“Now Lot, who went with Abram, also had flocks and herds and tents.  And the land could not sustain them while dwelling together, for their possessions were so great that they were not able to remain together.  Genesis 13:5-6

The scriptures point out two reasons why Abram and Lot part ways:  1) their material possessions were of such great abundance that it was difficult to ‘share’ the same space, and 2) their shepherds were not getting along.  Abram specifically said to Lot “Let there be no strife between you and me” so it appears there was some discord in their relationship as well.

It is indeed unfortunate when money or material goods becomes a source of division in relationships, even that of blood relatives. We know that Abram brought his possessions with him when he left Haran (Gen. 12:5) and he obtained even more from Pharaoh (Gen. 12:16), and Lot had his own possessions too (Gen 13:5).  So plentiful were their camps (including livestock, goods and even people) that despite the vast amount of land before them, it was not enough.  It was an issue of resource consumption on one hand, but it seems their camps were not getting along in general. Proverbs 25:25 reads “Better to live on a corner of the roof than share a house with a quarrelsome wife.”  At some point just having more elbow room is not enough when people aren’t getting along.

Even today where there is wealth, there is separation.  Famous and wealthy people often sequester themselves away  from others in large homes with a large area of property, or even on a yacht perhaps.  In the case of Lot and Abram, both men had abundance, so if their friendship was lacking, they had no reason to be near one another.  If Lot were poor and Abram rich, one can’t help but think Lot would have done whatever was necessary to keep the relationship close.  But, as neither was in need perhaps some true colors were shown.

We can develop two types of attitudes toward wealth:  We can manage it with an attitude of stewardship, or we can let it drive our desires and consume us.  Abram is the embodiment of the former, and Lot illustrates the latter.  Here we are only seeing the beginnings of it;  two men with abundance quarreling and in need of their own space.  When they part ways, Abram is indifferent to the land he gets and lets Lot have his pick, and he takes the fertile land.  Lot moves closer and closer to Sodom, a large city center in that time which attracted him, whereas Abram stayed in the less populated Canaan.  Ultimately Lot’s choice of where to live resulted in him being taken into captivity as Sodom and Gomorrah, along with other cities were in subjection to some of the surrounding nations, and when they rebelled, the resistance was crushed and captives taken (Gen. 14)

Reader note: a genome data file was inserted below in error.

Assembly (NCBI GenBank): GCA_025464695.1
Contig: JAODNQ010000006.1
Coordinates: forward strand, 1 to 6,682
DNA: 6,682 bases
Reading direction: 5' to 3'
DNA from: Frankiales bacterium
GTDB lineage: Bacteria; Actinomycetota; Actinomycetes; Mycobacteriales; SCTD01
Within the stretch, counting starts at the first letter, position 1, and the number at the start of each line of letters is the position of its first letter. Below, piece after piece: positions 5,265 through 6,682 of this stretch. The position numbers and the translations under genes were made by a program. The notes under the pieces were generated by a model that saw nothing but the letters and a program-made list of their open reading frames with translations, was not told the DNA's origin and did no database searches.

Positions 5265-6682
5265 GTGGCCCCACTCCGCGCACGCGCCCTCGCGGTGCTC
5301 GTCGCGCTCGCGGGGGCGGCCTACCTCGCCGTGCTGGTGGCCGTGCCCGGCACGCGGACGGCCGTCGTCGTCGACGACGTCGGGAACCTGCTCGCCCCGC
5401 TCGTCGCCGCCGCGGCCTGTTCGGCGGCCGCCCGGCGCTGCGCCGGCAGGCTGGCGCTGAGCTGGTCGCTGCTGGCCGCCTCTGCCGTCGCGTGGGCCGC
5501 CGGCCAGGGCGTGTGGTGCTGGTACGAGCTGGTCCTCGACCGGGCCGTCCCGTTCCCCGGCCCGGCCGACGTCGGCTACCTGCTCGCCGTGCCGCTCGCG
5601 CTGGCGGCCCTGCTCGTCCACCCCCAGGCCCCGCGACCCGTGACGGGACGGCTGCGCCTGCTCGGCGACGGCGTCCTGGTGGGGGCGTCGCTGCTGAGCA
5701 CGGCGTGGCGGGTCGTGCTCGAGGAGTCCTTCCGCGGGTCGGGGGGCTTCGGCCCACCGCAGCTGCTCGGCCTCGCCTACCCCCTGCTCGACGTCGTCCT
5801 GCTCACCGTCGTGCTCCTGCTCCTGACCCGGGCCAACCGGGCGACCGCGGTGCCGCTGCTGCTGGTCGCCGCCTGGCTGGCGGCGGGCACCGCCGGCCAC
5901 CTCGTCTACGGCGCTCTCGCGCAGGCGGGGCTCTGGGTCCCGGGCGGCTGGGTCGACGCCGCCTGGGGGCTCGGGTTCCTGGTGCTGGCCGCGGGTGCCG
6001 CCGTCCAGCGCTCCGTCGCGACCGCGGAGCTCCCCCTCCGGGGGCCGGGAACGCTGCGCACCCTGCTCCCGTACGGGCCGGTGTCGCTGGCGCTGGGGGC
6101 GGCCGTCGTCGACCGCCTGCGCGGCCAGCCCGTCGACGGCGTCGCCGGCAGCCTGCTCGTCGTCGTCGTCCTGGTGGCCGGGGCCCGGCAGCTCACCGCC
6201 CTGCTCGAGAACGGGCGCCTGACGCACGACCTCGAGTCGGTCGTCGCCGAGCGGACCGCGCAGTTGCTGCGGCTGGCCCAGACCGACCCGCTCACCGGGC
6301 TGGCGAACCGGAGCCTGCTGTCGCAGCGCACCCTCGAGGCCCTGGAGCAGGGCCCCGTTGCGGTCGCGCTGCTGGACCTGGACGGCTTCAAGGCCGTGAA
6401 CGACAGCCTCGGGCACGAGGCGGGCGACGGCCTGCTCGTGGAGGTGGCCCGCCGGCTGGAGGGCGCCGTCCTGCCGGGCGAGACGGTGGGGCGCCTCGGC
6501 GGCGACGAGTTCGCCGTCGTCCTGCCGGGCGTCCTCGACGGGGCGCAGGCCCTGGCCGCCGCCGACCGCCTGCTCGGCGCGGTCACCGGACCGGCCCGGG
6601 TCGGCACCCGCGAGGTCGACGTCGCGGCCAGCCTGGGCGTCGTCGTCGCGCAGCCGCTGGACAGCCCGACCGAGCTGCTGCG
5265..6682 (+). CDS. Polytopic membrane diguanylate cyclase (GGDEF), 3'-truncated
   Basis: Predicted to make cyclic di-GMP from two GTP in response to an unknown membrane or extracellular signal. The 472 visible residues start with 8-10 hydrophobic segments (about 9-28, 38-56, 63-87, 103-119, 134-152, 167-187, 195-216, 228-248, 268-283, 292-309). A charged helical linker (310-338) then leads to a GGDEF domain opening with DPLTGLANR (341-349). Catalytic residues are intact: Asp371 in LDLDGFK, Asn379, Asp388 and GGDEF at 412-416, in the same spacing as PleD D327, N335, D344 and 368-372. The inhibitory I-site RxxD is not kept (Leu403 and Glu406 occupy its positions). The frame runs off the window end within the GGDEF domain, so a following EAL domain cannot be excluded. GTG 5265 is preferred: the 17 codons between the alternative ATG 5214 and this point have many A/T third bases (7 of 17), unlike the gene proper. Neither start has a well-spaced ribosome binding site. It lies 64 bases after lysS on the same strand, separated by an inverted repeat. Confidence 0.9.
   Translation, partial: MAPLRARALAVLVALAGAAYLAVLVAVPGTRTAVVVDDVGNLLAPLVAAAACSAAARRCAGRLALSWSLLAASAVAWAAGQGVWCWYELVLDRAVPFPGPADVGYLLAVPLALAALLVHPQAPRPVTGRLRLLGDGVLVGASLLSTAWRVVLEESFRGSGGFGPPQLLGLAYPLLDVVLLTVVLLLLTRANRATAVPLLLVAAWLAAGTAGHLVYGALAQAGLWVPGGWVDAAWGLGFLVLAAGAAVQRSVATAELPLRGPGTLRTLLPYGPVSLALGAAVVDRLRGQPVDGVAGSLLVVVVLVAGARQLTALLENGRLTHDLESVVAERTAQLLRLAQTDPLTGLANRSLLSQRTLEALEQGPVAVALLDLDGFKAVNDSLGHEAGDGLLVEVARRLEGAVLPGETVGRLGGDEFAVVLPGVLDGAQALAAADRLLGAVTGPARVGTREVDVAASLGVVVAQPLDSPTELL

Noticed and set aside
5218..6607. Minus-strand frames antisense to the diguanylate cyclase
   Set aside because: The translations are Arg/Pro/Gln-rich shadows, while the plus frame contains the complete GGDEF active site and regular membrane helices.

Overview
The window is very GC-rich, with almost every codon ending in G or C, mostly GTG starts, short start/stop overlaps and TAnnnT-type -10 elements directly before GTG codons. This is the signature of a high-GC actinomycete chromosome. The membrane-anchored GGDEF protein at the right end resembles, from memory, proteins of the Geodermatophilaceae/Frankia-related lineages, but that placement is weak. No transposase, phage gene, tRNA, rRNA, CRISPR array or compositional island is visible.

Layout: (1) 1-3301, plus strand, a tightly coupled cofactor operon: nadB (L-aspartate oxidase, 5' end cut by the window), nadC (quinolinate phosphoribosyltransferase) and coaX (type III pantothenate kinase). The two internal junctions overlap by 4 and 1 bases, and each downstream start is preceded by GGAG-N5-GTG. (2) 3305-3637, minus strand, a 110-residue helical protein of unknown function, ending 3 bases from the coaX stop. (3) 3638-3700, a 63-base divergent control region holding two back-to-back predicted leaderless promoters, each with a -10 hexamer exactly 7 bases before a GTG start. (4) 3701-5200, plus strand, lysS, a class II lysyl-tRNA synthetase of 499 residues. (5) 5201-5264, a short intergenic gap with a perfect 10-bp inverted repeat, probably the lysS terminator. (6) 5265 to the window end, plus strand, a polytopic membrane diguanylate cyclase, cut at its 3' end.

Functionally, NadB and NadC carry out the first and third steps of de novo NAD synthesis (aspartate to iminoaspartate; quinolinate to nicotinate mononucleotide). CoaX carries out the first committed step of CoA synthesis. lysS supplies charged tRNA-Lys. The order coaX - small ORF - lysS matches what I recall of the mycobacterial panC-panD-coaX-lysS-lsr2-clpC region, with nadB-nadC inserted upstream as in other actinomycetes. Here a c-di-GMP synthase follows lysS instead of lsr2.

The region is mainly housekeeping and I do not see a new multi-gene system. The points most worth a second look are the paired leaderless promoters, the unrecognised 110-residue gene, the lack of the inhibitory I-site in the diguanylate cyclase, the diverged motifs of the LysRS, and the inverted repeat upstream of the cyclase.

This can be a lesson for us spiritually speaking, that a love for wealth can sever relationships and ultimately cause us to become enslaved.  With Abram we see quite the opposite; even after he rescues Lot and is offered payment by the king of Sodom, he does not accept it on sheer principle.  In addition we see Abram acknowledging that God is the actual owner of everything (Gen. 14:19), and giving Melchizedek, who was both a king (of Salem, believed to be Jerusalem) and a priest of God, a tenth of all – the first tithe in the scriptures.